Prototype, tinyMCE, ‘too much recursion’

If you happen to be using TinyMCE and the Prototype library together and you’re getting a ‘too much recursion’ error in FireFox, make sure to upgrade to the latest version of Prototype, which at the time of this post is version 1.5.0. Near as I can tell, the only way to get version 1.5.0 is to either a) check it out of the subversion repository or b) download, which contains version 1.5.0 in the lib directory of the distribution.

I think the ‘too much recursion’ Prototype / TinyMCE problem happens because Prototype stores a copy of the Array reverse function in a property called _reverse:

Array.prototype._reverse = Array.prototype.reverse;

and then redefines the reverse function, adding a argument ‘inline’:

reverse: function(inline) {
  return (inline !== false ? this : this.toArray())._reverse();

Somehow (and I’m not sure how this would happen) the copy happens again, which means that _reverse() would point to the redefined reverse() method function, which of course points to _reverse(), which leads to a infinite loop. Hence, ‘too much recursion’.

Regardless, the changelog from latest version of Prototype has a pointer to issue #3951 (but it doesn’t appear that the issues are public): in short, version 1.5.0 of Prototype does a check to make sure that _reverse() hasn’t been defined:

if (!Array.prototype._reverse)
  Array.prototype._reverse = Array.prototype.reverse;

In related news, if you’re using with TinyMCE, make sure to embed the js after the TinyMCE js.

Can’t add hyperlink with onclick to IE using DOM

Last week I was attempting to dynamically add hyperlinks that contained an onclick event to a document. The hyperlink, when written to the browser, would look something like this:

<a href="#" onclick="fireEvent(); return false;">fire away!</a>

and I was using code that looked something like this to produce the links (and yes, I know about real links):

function createLink(id) {
  var node = document.getElementById(id);
  var aNode = document.createElement("a");
  aNode.setAttribute("onclick", "fireEvent(); return false;");
  aNode.appendChild(document.createTextNode("fire away!"));
function fireEvent() {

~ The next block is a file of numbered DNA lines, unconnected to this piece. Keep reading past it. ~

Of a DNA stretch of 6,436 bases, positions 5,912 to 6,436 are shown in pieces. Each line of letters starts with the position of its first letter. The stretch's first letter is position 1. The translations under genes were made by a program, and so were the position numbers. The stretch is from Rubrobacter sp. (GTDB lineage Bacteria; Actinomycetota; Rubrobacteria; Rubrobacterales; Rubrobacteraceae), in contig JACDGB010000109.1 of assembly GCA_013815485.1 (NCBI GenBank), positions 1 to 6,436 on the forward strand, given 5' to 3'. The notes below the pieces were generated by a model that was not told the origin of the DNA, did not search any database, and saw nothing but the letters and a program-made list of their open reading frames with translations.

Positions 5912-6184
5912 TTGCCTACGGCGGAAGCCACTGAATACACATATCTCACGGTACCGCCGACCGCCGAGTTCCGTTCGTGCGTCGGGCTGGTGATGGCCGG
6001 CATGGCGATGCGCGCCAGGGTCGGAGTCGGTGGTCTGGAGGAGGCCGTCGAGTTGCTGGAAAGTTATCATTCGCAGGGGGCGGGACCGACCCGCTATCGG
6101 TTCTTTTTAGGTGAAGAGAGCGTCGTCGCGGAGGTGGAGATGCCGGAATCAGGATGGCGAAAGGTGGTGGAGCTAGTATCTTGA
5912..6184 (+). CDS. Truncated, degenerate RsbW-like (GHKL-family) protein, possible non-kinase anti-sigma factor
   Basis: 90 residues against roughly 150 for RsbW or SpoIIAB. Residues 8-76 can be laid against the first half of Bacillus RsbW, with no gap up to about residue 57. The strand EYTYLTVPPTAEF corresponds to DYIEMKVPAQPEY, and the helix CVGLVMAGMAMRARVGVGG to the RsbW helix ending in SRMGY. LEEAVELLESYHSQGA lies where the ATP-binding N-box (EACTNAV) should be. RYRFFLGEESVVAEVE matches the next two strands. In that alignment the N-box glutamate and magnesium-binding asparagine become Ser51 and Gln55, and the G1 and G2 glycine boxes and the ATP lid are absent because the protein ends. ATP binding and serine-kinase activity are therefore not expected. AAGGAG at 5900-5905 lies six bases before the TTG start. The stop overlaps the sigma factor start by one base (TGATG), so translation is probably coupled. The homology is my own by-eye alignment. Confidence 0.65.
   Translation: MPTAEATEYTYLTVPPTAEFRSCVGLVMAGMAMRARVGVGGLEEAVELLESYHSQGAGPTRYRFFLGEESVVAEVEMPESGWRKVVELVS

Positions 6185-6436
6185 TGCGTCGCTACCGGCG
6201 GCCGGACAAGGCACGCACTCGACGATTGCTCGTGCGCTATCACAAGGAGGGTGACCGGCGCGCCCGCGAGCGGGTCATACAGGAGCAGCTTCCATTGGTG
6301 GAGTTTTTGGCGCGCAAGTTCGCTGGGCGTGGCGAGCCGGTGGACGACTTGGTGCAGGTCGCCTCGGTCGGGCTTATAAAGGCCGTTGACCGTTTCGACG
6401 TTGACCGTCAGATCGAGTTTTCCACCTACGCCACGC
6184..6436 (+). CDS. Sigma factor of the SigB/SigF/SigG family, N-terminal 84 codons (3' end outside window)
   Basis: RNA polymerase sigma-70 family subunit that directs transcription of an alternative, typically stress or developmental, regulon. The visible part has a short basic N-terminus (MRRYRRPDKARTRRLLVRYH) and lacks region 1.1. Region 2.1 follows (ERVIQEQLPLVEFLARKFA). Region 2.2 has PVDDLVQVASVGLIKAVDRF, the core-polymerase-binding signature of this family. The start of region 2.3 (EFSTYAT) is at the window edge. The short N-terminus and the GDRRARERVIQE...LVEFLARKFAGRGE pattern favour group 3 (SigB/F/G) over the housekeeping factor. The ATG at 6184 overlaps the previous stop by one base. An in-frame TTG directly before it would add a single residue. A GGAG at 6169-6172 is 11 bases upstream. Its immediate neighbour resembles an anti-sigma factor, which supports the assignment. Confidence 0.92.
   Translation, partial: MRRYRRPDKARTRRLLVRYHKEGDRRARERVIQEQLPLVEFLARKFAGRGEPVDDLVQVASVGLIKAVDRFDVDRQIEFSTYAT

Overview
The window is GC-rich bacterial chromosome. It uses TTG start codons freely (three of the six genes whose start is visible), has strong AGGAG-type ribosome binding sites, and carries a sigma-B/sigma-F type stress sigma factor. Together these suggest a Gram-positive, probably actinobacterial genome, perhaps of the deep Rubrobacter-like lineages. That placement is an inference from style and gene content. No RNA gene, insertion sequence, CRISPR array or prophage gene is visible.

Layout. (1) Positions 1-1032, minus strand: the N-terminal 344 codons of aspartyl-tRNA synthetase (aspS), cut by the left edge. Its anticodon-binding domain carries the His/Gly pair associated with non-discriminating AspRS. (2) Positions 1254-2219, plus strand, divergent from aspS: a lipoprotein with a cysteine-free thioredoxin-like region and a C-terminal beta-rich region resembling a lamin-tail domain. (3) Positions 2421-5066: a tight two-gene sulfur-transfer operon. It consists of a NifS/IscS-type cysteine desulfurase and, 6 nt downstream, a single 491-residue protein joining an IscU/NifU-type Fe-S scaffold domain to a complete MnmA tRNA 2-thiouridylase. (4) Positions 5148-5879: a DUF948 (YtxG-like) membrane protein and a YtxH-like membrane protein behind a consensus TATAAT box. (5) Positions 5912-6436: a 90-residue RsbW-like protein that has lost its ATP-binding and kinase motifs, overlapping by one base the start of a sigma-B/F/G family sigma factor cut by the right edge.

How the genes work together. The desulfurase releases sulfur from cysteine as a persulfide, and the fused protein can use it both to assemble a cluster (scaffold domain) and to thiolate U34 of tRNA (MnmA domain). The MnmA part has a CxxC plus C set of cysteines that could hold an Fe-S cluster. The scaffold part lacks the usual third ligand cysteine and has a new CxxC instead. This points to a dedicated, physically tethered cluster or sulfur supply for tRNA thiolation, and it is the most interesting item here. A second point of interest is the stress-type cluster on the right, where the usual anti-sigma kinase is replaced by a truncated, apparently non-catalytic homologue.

<a href="#" onclick="createLink('mytable'); return false;">create link</a>
<table cellpadding="0" cellspacing="0" border="0" width="100%">
  <td id="mytable"></td>

Running the above code in Firefox worked fine, the fireEvent() method was invoked when you clicked the ‘fire away!’ link. The same exact code in IE didn’t work. Instead, it appeared that IE completely ignored the onclick event and just went with the value of the href attribute. The simple workaround, in this case at least, was to use the innerHTML property of the cell I was adding the link to, so the createLink() function became:

function createLink(id) {
  var node = document.getElementById(id);
  node.innerHTML = '<a href="#" onclick="fireEvent(); return false;">fire away!</a>';

Am I wrong in thinking that this is a bug?


Early event handlers
Javascript: createElement, innerHTML and IE security zones
can’t put a row into a table in IE using DOM methods

Updated 7/3/2006: My boss Bill sent a note mentioned the behaviors library which uses AOP techniques to reduce what the author calls ‘scattering’ and ‘tangling’ and would may also be a solution to the problem mentioned above.

Using a HOSTS file on OS X

In the Windows world it’s a reasonably straightforward process to add pseudo domain names using the HOSTS file usually located in c:\windows\system32\drivers\etc\. Open the file, add a name / IP address entry, save the changes and you’re off and running. It’s slightly more involved on OS X as this site details. OS X uses lookupd to do name resolution and by default (at least on my machine) it is configured to look to a DNS server before referencing the local HOSTS file, which is not how Windows works. Turns out it’s reasonably easy to change (as detailed on the link mentioned above):

cd /etc
sudo mkdir lookupd
cd lookupd
cp hosts hosts.original
sudo echo LookupOrder Cache FF NI DNS DS > hosts
sudo kill -HUP 'cat /var/run/'

After that’s done, you can add / delete / modify domain name to IP address mappings using the NetInfo Manager tool.

Links: 5-26-2006